Dubai: Authorities are clamping down on inadequate ambulances and first aid training facilities at private health care centres, and are using Canada’s regulations as a benchmark to keep local services up to international standards.

Dr Fahad Al Zarouni, head of regulation of ambulance services at Dubai Ambulance Services announced on Monday that up to 40 per cent of health care centres have yet to be registered with the authority.

“The rule was implemented last October because we recorded that a number of ambulances were not equipped with the necessary devices and also had low quality nurses,” he said, explaining that a significant number of ambulances lacked in offering the basic services to patients.

As part of Dubai Ambulance Service’s aim to maintain high quality of services, health care facilities that own ambulances, in addition to first aid training centres, have been instructed to register with the authority by August 31 to avoid hefty fines and possibly being shut down.

“Once the deadline passes, private health care facilities that use ambulances will not be able to operate them without a registered license from us, as the registration process involves them adhering to a set of criteria,” Dr Al Zarouni said.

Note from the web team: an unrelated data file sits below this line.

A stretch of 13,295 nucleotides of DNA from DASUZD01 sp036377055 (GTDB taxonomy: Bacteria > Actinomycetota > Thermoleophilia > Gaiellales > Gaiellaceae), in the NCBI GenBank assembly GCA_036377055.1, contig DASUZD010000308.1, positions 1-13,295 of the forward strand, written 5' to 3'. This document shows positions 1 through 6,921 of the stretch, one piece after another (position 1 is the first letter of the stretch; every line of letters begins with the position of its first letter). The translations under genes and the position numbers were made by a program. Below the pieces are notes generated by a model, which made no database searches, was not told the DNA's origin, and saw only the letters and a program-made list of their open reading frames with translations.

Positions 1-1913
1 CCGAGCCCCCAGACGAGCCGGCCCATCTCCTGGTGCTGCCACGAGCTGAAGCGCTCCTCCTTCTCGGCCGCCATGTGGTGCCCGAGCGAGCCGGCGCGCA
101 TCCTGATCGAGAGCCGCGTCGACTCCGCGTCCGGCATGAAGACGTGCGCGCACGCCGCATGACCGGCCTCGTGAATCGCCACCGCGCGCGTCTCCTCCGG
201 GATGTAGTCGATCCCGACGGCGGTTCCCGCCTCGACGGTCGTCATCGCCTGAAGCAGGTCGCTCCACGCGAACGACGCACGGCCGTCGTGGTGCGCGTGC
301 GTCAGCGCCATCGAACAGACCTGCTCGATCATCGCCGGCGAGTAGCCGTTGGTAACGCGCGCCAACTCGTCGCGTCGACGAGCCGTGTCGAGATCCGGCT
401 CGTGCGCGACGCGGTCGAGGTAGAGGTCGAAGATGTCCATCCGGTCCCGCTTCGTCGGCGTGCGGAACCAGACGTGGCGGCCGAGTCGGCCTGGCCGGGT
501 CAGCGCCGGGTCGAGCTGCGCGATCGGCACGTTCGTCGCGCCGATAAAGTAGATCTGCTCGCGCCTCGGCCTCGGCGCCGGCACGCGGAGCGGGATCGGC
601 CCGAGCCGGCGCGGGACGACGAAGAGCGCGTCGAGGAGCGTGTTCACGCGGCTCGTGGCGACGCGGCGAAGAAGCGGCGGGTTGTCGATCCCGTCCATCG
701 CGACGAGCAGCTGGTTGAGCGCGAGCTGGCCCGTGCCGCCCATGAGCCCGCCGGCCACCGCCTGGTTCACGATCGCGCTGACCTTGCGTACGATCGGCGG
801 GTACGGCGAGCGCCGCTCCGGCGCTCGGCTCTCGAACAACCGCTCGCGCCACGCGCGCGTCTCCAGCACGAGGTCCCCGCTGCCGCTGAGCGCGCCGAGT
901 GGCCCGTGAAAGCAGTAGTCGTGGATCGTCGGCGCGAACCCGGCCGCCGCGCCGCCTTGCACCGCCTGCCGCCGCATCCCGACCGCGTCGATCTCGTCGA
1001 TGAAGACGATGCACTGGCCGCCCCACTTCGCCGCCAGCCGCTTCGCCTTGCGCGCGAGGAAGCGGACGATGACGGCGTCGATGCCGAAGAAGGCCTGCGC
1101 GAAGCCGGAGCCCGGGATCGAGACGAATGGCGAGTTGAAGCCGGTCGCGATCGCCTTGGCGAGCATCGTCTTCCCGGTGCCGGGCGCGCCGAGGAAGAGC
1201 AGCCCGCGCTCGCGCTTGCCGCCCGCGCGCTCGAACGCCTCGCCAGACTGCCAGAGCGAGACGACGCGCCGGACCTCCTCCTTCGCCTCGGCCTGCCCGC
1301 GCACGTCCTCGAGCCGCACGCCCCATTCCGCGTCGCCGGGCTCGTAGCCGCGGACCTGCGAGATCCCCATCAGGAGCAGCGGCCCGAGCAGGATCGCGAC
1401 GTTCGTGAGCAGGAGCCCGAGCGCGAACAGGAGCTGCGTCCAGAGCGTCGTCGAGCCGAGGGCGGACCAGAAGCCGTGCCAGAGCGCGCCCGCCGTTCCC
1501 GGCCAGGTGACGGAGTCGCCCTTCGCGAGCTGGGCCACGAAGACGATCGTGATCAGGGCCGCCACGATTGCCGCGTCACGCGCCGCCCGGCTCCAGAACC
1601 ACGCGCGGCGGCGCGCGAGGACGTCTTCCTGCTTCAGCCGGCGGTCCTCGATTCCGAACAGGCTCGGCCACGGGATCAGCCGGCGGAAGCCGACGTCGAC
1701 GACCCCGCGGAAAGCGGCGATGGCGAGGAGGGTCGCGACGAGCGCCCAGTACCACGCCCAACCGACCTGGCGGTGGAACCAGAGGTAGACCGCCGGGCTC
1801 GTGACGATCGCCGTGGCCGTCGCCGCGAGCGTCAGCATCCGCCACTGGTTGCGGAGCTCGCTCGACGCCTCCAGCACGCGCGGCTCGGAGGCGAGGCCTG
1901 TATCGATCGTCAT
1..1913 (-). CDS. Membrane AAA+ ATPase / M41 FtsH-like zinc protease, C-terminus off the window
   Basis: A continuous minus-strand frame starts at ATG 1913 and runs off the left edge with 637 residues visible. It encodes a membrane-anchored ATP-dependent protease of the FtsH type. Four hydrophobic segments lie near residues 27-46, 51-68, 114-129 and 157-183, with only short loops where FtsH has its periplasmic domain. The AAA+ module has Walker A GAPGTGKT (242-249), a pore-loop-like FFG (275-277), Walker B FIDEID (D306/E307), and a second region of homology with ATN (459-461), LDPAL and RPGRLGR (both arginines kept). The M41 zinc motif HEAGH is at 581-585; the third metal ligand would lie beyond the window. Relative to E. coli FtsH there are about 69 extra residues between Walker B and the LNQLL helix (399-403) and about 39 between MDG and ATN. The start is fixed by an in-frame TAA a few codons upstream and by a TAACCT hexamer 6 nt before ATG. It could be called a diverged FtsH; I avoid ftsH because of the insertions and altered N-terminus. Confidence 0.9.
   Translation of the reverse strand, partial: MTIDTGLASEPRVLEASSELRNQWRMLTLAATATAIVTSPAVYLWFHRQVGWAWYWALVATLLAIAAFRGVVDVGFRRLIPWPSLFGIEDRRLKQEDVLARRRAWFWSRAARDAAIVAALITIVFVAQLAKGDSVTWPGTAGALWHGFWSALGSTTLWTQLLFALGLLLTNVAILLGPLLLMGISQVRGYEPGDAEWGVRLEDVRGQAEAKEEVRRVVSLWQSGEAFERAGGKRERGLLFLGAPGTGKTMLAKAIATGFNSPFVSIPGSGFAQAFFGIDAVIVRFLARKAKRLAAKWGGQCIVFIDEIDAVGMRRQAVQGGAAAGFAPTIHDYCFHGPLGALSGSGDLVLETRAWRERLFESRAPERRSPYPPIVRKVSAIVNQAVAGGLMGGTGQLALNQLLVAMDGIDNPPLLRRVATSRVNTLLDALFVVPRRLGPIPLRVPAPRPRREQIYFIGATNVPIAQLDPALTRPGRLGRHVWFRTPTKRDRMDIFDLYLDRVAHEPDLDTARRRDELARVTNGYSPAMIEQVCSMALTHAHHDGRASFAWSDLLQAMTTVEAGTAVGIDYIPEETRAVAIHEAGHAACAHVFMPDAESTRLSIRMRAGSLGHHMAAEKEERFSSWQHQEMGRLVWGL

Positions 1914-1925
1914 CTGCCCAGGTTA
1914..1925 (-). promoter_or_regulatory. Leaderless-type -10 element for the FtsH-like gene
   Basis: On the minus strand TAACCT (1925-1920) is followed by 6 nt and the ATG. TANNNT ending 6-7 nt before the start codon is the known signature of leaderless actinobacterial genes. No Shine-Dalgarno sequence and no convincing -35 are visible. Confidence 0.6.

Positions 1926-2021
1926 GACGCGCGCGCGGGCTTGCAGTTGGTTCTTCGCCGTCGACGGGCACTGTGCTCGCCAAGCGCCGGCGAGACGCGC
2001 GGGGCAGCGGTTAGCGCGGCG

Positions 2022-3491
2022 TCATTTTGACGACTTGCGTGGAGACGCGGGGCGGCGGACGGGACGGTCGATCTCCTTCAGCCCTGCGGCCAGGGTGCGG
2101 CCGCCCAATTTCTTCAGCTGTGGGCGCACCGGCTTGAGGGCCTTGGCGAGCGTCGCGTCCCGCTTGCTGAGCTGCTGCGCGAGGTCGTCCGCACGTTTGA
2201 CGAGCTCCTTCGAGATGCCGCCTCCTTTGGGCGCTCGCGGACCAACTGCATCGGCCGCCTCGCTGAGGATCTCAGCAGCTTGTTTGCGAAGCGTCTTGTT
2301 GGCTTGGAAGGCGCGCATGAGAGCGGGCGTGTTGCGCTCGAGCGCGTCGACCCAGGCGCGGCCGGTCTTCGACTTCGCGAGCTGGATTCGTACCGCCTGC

He further noted that several professionals working in first aid centres, including emergency medical technicians, paramedics and ambulance drivers, were not well educated about the standard level of procedures to which they have to adhere to.

Health care professionals and facilities will be slapped with a fine of Dh1,000 if they fail to adhere to the principles of professional conduct adopted by the authority or if they do not operate under the supervision of a licensed physician.

If the offences are repeated within a year, the penalty will then be doubled up to Dh2,000 and in certain circumstances, the health care facility or the professional will be unable to work for six months, and may also have their license revoked.

“Part of the criteria, which is based on Canada’s health regulations, states that health care professionals should not have a police record of misconduct, have ample experience that is approved by the facility as well as having certified qualifications,” said Dr Al Zarouni.